“Jesus Christ came to earth as the messiah. When he arrived on earth, the Jews had to make a choice. They could either accept Him, or they could reject Him,” said Jones. “The further premise of the book is when Jews rejected Jesus Christ, they rejected logos. Christ is the logos, the order of the Universe, and when they rejected logos, they became revolutionaries.” Jones, Reilly continued, “said his views are consistent with the Catholic faith and found it outrageous that he could not say it at Catholic University. ‘It is outrageous that this dean will listen to this group of racketeers and not give me the courtesy of asking me, is this true?” said Jones. “It is total intellectual cowardice on this man’s part. We are trying to articulate the basis for Catholic Community. Catholic U. should be ashamed at itself for turning its back on its own people.’”
“Jones said that Catholic academia is full of hypocrisy, and called for solidarity amongst Catholics.” A graduate student who attended the speech said it was a shame that the lecture was taken off campus, “because the issues discussed are very important to the issues that many majors deal with - architecture, law, theology and so on.” He said that the SPLC labels as an anti-Semite anyone who believes that Judaism, as a religion, is insufficient. ”The lies propagated by the SPLC should be rejected instead of the school caving in to them,” said the student, who wished to remain anonymous.
The responses to the article were even more hostile to the SPLC. “Where is the liberal outrage that we saw when Stanley Tucci was barred from campus,” wondered Jimmie.
Does the fact that the SPLC is labeling Dr. Jones an anti-Semite make him an anti-Semite,” Jimmie continued, “especially when he denies the charge? Shouldn’t he have been given the opportunity to defend himself? Or are bureaucrats like Randall Ott so afraid of being slandered with the SPLC’s brush that they can’t take the time to do their due diligence? Do we actually take the claims on the SPLC’s blog at face value or do we investigate them? They cite a number of headlines as “hateful” that I for the life of me don’t understand and couldn’t understand without the articles? Did they actually read the articles or take the information at face value? What’s next? Do we not allow Mel Gibson to speak because the Anti-Defamation League doesn’t like The Passion of the Christ? Do we ban the Pope because the ADL doesn’t like his revision of the Good Friday prayer? I find it very strange that we would allow an organization so affiliated with the extreme left to determine who is and is not in communion with the Holy See. Surely if the issue is one of Catholicity, it should be determined by competent ecclesiastical authorities such as the Archbishop of Washington or the Bishop of Fort Wayne-South Bend, not PR flacks like Victor Nakas or bureaucrats like Randall Ott.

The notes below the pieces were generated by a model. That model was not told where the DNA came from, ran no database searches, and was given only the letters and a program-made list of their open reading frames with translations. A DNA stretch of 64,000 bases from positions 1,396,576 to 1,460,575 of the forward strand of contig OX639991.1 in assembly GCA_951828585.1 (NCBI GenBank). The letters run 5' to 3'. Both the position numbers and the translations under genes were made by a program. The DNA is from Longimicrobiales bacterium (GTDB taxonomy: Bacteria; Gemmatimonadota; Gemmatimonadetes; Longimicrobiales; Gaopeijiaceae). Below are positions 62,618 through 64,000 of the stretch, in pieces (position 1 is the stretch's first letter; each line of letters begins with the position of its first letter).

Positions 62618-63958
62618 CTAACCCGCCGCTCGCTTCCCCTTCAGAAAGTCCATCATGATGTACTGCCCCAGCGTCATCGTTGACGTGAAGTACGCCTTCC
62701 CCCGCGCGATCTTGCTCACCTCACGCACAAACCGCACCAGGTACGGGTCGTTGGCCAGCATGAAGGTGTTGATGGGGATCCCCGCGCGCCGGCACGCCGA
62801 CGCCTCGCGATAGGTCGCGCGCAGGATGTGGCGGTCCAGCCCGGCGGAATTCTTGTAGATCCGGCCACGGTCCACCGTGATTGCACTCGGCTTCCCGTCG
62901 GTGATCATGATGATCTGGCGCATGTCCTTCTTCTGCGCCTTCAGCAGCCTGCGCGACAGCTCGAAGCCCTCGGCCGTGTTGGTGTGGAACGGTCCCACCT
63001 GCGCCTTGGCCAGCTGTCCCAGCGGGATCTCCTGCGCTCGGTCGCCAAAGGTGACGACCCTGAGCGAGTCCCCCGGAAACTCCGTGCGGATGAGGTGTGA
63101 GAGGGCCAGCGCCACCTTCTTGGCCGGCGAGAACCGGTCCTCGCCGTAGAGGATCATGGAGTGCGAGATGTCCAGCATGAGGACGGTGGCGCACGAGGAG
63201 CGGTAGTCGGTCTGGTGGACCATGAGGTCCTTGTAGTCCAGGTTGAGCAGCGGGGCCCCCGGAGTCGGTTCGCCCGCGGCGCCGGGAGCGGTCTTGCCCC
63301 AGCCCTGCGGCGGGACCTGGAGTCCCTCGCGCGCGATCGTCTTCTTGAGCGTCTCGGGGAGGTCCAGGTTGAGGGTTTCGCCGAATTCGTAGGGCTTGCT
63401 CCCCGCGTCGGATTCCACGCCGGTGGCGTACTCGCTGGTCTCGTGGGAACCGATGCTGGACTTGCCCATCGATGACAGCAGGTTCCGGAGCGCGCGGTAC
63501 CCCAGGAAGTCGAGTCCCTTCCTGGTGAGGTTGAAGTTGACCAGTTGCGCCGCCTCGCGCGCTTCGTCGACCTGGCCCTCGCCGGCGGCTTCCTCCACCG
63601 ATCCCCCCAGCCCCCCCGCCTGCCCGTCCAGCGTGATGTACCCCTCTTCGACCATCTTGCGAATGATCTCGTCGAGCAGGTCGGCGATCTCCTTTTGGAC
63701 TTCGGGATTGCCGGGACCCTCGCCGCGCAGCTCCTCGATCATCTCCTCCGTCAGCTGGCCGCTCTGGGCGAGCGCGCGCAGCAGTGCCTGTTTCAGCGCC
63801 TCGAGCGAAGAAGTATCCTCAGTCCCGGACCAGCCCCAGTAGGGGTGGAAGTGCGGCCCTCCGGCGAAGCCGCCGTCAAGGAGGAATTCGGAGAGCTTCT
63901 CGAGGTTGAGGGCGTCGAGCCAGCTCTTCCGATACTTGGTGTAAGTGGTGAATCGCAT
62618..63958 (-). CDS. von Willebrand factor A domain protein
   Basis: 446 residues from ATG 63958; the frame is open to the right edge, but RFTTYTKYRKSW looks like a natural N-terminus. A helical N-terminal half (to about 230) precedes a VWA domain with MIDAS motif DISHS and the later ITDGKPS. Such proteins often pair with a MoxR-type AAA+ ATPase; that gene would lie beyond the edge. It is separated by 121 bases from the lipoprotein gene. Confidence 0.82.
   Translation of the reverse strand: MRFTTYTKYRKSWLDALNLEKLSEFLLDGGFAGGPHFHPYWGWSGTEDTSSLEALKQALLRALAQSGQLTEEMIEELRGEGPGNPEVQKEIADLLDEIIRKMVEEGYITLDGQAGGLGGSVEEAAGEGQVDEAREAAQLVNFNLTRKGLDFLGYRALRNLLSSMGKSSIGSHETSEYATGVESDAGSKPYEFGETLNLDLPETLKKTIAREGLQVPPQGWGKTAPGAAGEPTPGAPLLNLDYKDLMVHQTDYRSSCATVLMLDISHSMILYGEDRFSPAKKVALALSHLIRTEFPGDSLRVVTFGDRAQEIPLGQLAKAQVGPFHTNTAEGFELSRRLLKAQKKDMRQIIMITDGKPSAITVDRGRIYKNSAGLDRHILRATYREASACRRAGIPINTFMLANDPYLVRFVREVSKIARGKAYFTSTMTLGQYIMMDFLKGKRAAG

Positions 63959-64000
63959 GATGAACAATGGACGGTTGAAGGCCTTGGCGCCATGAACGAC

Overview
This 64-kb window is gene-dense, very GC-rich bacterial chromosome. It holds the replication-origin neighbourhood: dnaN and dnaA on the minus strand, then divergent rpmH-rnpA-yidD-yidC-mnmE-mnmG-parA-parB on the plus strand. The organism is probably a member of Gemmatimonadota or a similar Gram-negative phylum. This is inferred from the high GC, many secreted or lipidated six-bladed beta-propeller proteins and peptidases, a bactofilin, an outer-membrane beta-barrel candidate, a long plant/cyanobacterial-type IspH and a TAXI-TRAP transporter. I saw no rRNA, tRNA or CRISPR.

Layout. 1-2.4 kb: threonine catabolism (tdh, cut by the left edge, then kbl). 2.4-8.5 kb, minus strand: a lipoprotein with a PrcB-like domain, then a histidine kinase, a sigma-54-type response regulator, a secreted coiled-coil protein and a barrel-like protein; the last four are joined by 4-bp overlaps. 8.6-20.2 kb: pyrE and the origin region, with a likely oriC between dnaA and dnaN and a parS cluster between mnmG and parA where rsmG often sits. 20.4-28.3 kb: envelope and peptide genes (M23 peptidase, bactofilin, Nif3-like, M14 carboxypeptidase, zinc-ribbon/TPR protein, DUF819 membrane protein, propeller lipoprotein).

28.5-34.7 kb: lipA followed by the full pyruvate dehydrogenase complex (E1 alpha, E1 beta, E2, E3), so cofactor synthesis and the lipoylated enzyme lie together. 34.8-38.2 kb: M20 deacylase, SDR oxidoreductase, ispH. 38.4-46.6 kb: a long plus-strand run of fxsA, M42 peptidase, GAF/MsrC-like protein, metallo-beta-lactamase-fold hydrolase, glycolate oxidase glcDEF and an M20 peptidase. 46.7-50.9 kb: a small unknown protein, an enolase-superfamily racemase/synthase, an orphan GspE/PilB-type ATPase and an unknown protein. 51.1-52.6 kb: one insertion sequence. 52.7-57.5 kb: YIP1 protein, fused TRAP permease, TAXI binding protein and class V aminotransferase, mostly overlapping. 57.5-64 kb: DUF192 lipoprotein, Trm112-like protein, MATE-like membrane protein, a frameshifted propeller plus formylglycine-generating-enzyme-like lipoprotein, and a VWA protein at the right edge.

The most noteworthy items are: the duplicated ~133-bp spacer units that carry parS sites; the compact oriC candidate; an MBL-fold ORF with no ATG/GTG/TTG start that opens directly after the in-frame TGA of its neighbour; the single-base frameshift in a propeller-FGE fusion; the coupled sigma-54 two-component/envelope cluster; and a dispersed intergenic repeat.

Jimmie made a crucial point here: who gets to determine policy and doctrine at the bishops’ university in America? Unlike Notre Dame, Catholic University is a pontificial institution run by the United States bishops. Can this nation’s bishops articulate their own position at their own university, or will they continue to cave into pressure by groups like the SPLC by accepting, at least tacitly if not explicitly, their definition of anti-Semitism and all of the political control that goes along with it. Is the Gospel of St. John anti-Semitic? Do the nation’s bishops have to accept the verdict of the SPLC or the ADL on that question too? If not, why do those groups get to determine the speakers’ policy at the bishops’ university?
This lack of an agreed upon definition of anti-Semitism plagued the blog discussions of the incident. The discussion on the blogs revolved for the most part around a semantic issue. No one took the time to define anti-Semitism, and so no one knew what the other side meant when it used the term. Bloggers like Mark seemed to be working from the SPLC’s definition of the term, which meant someone who talks about Jews in a way that Jews like Mark Potok do not like. On the SPLC website, Mark Potok accused me of being a “raging anti-Semite.” As evidence he cited “the magazines’s cover stories [which] give a flavor of its message: “Judaizing: Then and Now,” “The Converso Problem: Then and Now,” “The Judaism of Hitler,” “Shylock comes to Notre Dame,” and so on.
This indicates Potok’s definition of anti-Semitism as well as his bind. According to his definition, anyone who mentions Jews is ipso facto an anti-Semite. “Shylock comes to Notre Dame” is, therefore, prima facie evidence supporting his claim. This also indicates his bind. If he tells the truth he is spreading my message. If he lies, he is going to be found out. Both things happened as a result of the cancellation of the CUA lecture series. Hundreds of people who otherwise never would have heard of me went to the Culture Wars website and read what I had to say, as opposed to the words Potok was putting in my mouth. In doing so, they discovered that “Shylock comes to Notre Dame” was about a performance of The Merchant of Venice on that campus and the discussion which ensued.